Make a hole in the pork loin by inserting a long thin knife in the middle of one end toward the center of the loin. Repeat at the other end, making an incision that runs lengthwise through the center of the loin. If needed use your fingers to make the opening 3/4 inch wide.
Stuff about 20 prunes into the incision made in the pork loin center. Place the pork loin fat side up on a shallow oven proof roasting pan. Pour 3/4 of the mustard honey mixture over the pork loin. Sprinkle about one tablespoon of the thyme leaves over the pork loin. Cover and refrigerate for about 2 hours. Bring to room temperature before roasting.
Preheat oven to 425 F. Cook for 15 minutes. Remove the pork loin from the oven and reduce temperature to 350 F. Carefully move pork loin to a plate and scatter the shallot slices and remaining prunes on the bottom of the roasting pan. Place the pork loin on top of the shallots and prunes and pour reserved brandy liquid over the pork. Roast the pork loin for another hour, basting every so often. During the last 10 minutes of cooking time, pour the remaining mustard honey mixture over the pork. Check the pork loin temperature; 140 F for slightly pink and 145 F for more well done. Rest the pork loin for 10-15 covered with foil before slicing and serving. Serve with the prune/shallot sauce.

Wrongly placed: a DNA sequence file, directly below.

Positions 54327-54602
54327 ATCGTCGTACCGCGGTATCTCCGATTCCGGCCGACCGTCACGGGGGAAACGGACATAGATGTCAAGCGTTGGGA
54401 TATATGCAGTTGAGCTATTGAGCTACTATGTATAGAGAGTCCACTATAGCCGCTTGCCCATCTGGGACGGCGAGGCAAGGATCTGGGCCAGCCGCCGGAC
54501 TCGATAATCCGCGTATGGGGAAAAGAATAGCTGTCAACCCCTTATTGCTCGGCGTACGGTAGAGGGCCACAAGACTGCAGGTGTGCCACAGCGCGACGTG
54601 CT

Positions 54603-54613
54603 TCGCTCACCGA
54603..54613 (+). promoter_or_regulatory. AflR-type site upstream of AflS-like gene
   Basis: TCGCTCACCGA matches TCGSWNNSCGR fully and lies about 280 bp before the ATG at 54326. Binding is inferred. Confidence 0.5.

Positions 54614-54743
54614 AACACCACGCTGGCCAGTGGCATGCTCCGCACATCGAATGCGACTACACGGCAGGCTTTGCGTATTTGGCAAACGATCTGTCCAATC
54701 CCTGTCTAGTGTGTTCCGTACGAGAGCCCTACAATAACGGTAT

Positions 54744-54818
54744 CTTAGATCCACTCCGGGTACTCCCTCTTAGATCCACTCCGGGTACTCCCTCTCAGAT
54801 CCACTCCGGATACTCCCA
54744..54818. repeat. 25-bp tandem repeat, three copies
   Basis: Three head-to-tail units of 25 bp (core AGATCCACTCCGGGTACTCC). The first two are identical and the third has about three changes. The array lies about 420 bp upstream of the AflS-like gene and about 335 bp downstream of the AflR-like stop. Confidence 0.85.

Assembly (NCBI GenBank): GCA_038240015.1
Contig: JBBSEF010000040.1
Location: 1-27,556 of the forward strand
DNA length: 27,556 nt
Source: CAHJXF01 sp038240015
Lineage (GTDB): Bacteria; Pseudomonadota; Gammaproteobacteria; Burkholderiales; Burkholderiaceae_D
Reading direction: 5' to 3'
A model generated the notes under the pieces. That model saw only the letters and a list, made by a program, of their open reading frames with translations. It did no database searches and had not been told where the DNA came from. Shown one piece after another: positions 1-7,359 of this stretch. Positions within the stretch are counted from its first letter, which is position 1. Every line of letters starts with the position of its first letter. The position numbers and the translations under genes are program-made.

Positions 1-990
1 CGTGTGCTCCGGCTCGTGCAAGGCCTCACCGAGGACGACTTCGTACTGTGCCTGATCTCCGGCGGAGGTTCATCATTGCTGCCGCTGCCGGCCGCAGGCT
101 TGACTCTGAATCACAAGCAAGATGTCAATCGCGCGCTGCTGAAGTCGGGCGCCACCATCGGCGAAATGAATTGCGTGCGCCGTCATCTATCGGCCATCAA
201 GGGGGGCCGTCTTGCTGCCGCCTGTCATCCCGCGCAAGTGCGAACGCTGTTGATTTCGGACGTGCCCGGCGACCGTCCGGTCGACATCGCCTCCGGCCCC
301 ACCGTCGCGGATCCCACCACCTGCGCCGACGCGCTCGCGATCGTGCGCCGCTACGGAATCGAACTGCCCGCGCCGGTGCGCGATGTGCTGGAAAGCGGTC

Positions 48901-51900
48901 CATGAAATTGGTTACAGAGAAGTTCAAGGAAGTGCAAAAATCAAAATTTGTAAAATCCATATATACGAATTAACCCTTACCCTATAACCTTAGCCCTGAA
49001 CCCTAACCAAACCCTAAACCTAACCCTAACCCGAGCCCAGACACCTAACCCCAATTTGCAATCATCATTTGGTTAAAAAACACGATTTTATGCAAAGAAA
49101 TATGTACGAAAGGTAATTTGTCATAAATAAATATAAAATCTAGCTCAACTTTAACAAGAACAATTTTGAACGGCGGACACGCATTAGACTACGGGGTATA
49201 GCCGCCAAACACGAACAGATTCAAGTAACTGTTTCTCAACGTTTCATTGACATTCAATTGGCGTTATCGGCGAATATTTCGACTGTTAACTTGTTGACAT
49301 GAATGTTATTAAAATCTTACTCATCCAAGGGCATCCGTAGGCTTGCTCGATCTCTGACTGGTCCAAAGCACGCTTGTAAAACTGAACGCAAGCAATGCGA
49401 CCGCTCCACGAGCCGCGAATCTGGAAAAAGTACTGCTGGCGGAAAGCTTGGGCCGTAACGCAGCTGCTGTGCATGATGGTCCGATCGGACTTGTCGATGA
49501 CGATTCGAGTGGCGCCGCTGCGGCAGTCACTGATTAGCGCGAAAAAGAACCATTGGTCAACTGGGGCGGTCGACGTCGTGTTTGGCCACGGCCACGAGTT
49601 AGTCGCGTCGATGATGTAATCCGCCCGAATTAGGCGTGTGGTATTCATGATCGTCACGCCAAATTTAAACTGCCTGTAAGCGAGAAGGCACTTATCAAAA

- 1 large spaghetti squash
- 5 tablespoons unsalted butter
- 15 fresh sage leaves
- 1/4 cup roasted hazelnuts, roughly chopped I used Trader Joes dry roasted unsalted Oregon hazelnuts
- 1/4 cup Parmigiano-Reggiano cheese, grated or shaved
- salt and pepper
Preheat the oven to 400 F. Cut the squash in half and remove the seeds with a spoon. Line a baking sheet with parchment paper. Place the squash halves on the baking sheet cut side up. In each squash half put one tablespoon of butter and two sage leaves.
Bake for about one hour or until flesh is soft when pierced with a knife tip. Set aside to cool for about 15 minutes. Scrape the flesh out with a fork to get spaghetti like strands.
Heat the remaining 3 tablespoons of butter in a large frying pan over medium heat. When the butter is melted, add the remaining sage leaves. After a few minutes add the squash and mix. Cook for about 3-5 minutes. Season with salt and pepper to taste. Serve in the hollowed out squash skin or in a bowl and sprinkle with Parmigiano-Reggiano cheese.
Check out “The Wine Pairing Weekend” group’s #MerlotMe adventures below –
- Wendy from A Day in the Life on the Farm shares “Celebrating the Harvest with Eggplant Lasagna and J Lohr #MerlotMe”
- David from Cooking Chat shares “Pork Tenderloin with Blackberry Merlot Sauce”
- Camilla from Culinary Adventures with Camilla shares “A Paddling of Duck(horn)s”
- Gwen from Wine Predator shares “3 Merlot from Sonoma with Colorful Fall Pasta #WinePW”
- Sarah from Curious Cuisiniere shares “Individual Beef Wellington Paired With Merlot Wine”
- Jeff from FoodWineClick! shares “Grill Braised Brisket with Duckhorn Merlot”
- Nicole from Somms Table shares “Many Merlots Make Marvelous Mediterranean Meal”
- Jane from Always Ravenous shares “Roasted Pork Loin and Brandy Prune Sauce Paired with Merlot #MerlotMe #WinePW”
- Nancy from Pull That Cork shares “A Fall Pairing for Merlot”
- Jill from L’Occasion shares “Merlot, the Busy One”
- Cindy from Grape Experiences shares “#MerlotMe and Savory Chicken and Mushrooms”
- Michelle from Rockin Red Blog shares “Celebrating Napa and Sonoma with #MerlotMe”